I was reading a book for my next book club meeting at about 10 pm when I thought I heard something on the roof. When I looked out of the window, the ground was shining brightly. What on earth??? When I came out, I was pelted with hailstones. Ouch..ouch. They were coming down thick and fast. I quickly rushed to the back garden to cover my new plants and some had to be brought into the casa. It must have been pouring through the night because the ground was still covered the next morning. Earth Day fell on the weekend. It was our moment to look around, breathe the air in a little deeper and hug the trees a little tighter. It was a day to appreciate the unbelievable resources we have and to pledge to do our best to protect the incredible offerings that nature unfailingly provides us.
Let the beauty you love be what you do.
There are a thousand ways to kneel and kiss the earth.
Unfortunately we didn’t hug any trees but we did breathe deeply the air at our favourite nature reserve. Not many people about. I guess the atrocious weather was putting them off. We made a quick dash to Baldwin Hide to dodge the showers. Swallows and sand-martins were using the pontoon as a resting place after the vigorous swooping and sweeping above the lake. We could hear their chattering warble and ‘wit-wit’ call while in flight.
We also saw a lot of the waders sitting on nests. There were Oyster-catchers, Coots, Moorhens, Lapwings, Greylags, Swans and Canada Geese. One of Babe’s friend told us that the Shelducks were checking out the underground nest. Ooh…I hoped they liked it and start making a home. I have never seen Shelduck babies before. I couldn’t wait… It was also lovely to see the Little- ring Plovers skirmishing as they chase each other. Common Snipes were well camouflaged near a tree-trunk and Redshanks were busy feeding on the mudbanks.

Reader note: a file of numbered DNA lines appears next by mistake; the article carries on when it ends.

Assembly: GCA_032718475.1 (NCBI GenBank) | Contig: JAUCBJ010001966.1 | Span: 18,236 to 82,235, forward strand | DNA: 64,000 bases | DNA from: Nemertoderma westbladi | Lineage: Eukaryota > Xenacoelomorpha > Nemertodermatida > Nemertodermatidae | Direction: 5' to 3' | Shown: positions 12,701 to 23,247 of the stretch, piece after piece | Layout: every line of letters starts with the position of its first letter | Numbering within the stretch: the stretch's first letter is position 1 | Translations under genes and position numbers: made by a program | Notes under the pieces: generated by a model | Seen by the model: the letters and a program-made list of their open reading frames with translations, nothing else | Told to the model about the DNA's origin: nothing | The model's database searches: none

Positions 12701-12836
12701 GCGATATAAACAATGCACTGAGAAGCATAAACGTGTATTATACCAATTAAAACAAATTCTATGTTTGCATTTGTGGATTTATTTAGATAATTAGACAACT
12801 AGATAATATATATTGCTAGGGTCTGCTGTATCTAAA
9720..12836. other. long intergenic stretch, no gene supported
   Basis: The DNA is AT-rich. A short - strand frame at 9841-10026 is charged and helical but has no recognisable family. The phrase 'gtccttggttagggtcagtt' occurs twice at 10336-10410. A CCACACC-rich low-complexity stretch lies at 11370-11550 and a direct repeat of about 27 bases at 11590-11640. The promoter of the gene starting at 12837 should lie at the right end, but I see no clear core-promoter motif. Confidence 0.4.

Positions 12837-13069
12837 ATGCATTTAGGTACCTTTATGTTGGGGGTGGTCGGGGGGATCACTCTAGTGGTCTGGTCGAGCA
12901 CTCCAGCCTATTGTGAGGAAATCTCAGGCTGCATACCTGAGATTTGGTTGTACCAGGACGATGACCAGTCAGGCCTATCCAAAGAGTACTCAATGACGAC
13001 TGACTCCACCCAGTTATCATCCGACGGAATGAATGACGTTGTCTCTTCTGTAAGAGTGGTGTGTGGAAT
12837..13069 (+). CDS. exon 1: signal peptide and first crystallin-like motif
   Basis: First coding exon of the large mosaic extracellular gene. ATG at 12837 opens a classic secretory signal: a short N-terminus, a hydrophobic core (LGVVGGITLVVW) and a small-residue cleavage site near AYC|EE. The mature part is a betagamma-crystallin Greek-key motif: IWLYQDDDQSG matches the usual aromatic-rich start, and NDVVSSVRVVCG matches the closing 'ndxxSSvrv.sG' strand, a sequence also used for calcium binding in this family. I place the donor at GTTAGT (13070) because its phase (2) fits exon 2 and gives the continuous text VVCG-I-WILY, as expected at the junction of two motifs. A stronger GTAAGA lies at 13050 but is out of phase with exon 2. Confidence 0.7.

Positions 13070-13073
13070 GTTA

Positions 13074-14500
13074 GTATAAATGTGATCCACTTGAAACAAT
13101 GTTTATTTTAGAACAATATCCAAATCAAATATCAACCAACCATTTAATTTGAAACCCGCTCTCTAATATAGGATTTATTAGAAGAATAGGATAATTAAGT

We made it in time to East Marsh hide before the heavens opened and hailstones fell from the sky again. We were informed that we’d just missed a Nightingale!!! It would made my day if I could see one but I guess not today. One of the twitchers received a text saying that the bird was heard singing on the path towards Carlton Hide. In the pouring rain, a few of them rushed towards the scene. Dedication eh??? We stayed put and admired the gorgeous rainbow. Then not one but 3 Muntjac came into view. They were busy feeding on the bank opposite the hide. All you could hear were the cameras clicking away.
At about 7pm, we made our way to Carlton Hide to see if the Barn Owl was out and about. The twitchers were still standing along the path waiting for the Nightingale. Carlton Hide was packed. There were more people than natives. A Sparrow-hawk made a sudden appearance and caught everyone by surprise. We waited until 8 pm but nobody turned up. I even read a book. It was that quiet.
We started the week by checking out a performance titled Still. We ended the week by sitting still in Carlton Hide. It was just perfect for us. We hoped you too had a perfect, still week.
Give yourself a perfect day. Do what makes you happiest. Look upon what gives you joy. speak to those who warm your heart. Listen to that which lifts your spirit. surround yourself with sights and sounds and people who give you pleasure. For all the happiness you give to others all year long, give yourself a perfect day.